Hard disk imaging is one of several backup and restore options you have to create a ‘backup’ of sorts, of your hard disk data. Imaging, and regular backups, allows you to restore data which has been corrupted or erased from your computer due to a catastrophic occurrence. So, what is a disk image file?
Wikipedia describes a ‘disk image‘ as, “…a single file or storage device containing the complete contents and structure representing a data storage medium or device, such as a hard drive, tape drives, floppy disk, CD/DVD/BD and USB flash drive…A disk image is usually created by creating a complete sector-by-sector copy of the source medium and thereby perfectly replicating the structure and contents of a storage device.”
Purpose of Disk Imaging
Traditional backup of data permits you the flexibility to perform complex backups based upon the type of data you wish to store. Doing so, however, leaves all other data and programs you have not periodically backed up exposed to that situation that there may be a catastrophic hard drive failure. Disk imaging software was developed to allow you to create a “snapshot” of your entire disk. This would then provide you the ability to completely restore your computer’s data onto a new hard drive without losing anything.
And just note, catastrophic occurrences can come in many flavors of hard disk failure. Now it is possible to still recover data from a disk that has been mechanically damaged, however, if it is an event such as fire that destroys your hard disk, your data is permanently lost. There is also those times were you wish to simply upgrade your hard disk and having an image of your desk what allow you to transfer all your programs data and settings to the new hard drive before your old hard drive actually fails.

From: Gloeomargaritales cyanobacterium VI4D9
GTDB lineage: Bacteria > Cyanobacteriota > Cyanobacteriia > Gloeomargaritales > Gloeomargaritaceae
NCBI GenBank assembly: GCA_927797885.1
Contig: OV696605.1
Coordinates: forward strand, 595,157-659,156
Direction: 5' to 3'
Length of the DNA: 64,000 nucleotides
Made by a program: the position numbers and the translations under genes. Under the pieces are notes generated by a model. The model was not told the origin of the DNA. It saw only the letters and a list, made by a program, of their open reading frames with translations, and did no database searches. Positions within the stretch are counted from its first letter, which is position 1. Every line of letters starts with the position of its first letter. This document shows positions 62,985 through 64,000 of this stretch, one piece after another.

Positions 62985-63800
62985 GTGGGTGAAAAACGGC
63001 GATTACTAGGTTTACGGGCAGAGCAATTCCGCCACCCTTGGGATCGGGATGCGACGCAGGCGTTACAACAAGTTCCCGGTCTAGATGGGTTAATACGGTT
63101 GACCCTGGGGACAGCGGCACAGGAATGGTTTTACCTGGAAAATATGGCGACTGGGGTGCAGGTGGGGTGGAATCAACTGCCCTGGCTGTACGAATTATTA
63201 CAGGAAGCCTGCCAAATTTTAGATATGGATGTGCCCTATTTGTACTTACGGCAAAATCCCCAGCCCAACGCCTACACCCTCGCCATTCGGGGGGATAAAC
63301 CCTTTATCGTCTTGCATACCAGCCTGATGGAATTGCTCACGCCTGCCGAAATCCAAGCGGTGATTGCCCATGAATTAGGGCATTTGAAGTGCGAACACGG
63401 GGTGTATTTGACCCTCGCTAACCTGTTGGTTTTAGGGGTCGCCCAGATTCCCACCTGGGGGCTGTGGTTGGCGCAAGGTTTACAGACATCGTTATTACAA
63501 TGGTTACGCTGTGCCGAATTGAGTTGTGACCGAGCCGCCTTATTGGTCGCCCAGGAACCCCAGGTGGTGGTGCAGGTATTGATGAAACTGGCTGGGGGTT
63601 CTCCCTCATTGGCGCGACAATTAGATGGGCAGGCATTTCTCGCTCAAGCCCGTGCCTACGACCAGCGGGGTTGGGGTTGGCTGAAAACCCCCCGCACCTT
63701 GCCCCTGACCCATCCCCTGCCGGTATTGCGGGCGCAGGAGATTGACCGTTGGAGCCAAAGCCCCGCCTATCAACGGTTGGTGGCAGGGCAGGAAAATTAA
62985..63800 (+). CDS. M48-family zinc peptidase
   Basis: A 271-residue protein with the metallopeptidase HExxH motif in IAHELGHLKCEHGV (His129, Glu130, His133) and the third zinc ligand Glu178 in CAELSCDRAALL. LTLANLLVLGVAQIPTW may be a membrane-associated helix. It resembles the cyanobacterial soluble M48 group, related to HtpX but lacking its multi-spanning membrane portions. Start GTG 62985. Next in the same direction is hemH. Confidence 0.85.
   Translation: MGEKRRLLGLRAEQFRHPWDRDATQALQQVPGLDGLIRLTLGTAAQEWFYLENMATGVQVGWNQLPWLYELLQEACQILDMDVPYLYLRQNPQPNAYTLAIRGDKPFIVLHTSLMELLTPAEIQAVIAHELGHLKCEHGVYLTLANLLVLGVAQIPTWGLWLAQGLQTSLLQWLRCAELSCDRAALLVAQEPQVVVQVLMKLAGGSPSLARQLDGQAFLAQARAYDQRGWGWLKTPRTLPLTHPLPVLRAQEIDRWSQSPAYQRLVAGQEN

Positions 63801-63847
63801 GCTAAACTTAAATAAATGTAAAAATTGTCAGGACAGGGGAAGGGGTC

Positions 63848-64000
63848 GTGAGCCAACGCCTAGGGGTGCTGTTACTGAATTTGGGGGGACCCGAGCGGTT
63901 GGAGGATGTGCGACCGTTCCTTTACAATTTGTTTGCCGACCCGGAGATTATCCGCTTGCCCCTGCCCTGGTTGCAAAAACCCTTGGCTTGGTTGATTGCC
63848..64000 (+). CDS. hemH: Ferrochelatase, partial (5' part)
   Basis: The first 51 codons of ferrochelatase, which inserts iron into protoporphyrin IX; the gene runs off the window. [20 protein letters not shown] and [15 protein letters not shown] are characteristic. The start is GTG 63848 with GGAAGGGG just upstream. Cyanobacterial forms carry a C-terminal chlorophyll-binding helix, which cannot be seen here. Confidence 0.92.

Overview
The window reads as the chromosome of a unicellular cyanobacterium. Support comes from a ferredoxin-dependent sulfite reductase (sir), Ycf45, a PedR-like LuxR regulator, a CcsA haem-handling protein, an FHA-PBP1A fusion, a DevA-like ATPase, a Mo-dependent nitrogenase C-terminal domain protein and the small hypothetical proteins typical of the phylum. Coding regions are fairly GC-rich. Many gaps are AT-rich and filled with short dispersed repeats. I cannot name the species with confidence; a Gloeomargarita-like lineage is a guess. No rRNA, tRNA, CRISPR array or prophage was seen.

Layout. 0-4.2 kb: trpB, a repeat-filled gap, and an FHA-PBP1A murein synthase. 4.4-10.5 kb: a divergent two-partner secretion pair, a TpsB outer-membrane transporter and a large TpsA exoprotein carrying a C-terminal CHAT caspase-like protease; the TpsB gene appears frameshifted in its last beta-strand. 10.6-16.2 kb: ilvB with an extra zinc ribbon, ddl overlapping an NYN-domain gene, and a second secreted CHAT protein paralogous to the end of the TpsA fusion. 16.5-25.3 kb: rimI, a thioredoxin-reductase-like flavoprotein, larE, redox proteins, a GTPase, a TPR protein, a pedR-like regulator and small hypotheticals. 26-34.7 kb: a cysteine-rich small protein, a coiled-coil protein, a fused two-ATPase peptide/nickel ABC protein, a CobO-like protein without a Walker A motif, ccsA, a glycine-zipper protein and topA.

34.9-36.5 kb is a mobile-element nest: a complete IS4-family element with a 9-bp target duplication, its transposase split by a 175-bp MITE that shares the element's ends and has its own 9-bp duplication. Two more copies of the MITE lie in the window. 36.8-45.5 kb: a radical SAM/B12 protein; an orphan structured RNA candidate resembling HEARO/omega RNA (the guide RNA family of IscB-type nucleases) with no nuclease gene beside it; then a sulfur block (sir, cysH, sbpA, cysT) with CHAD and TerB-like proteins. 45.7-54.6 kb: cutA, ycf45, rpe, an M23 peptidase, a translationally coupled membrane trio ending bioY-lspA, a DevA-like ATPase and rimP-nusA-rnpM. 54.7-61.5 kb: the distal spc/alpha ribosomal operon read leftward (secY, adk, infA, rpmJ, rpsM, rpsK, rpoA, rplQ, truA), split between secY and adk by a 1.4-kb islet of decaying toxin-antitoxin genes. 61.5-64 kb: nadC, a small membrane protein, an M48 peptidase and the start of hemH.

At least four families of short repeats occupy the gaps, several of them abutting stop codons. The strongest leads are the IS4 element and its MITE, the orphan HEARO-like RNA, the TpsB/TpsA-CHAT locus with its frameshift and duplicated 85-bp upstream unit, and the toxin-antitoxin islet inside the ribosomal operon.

Disk Imaging Limitations
Now there are some limited drawbacks to utilizing only this type of backup method. If you are like me, it may be common to change computer program settings or to overwrite data on a pretty frequent basis. This could include transferring in new pictures from your camera or smart phone, or just about any new data you would have transferred to your computer may not be backed up since the last image of your drive was made.
So just to be clear, disk imaging is not a be-all to end all backup utility, it is still only a monolithic backup approach, meaning everything’s backup or nothing is backed up. Disk imaging is again, a “snapshot” of a particular volume of data on a hard drive.
The traditional method of backing up which allows you to back up any changes you have made to a pre-configured set of applications or data is to do an incremental backup. The more frequent you set this type of backup to be executed, the more up-to-date your backup data will be. The process that I utilize is twofold; i.e. create a periodic image, once per month, then I have ongoing backup of all my data and other related application files that I know will be updated frequently since the last disk image.
If this approach does not seem possible for you then the question arises, when does disk imaging make sense? The answer to that is certainly with regards to business. For many medium to large corporations, images are utilized in the event of building new computers. This process allows fast implementation of free-configured system set up, settings, and applications that are basic to every employee.
Disk Imaging Software
As with any PC software, not all imaging programs are made equal. For instance, many imaging programs are capable of creating an image, however, should you go to load the image onto a new hard drive you find that the data is corrupted. What you need to keep in mind is the overall features of the software include the ability to not only create an image, but to scan the image upon creation to make sure that it is intact.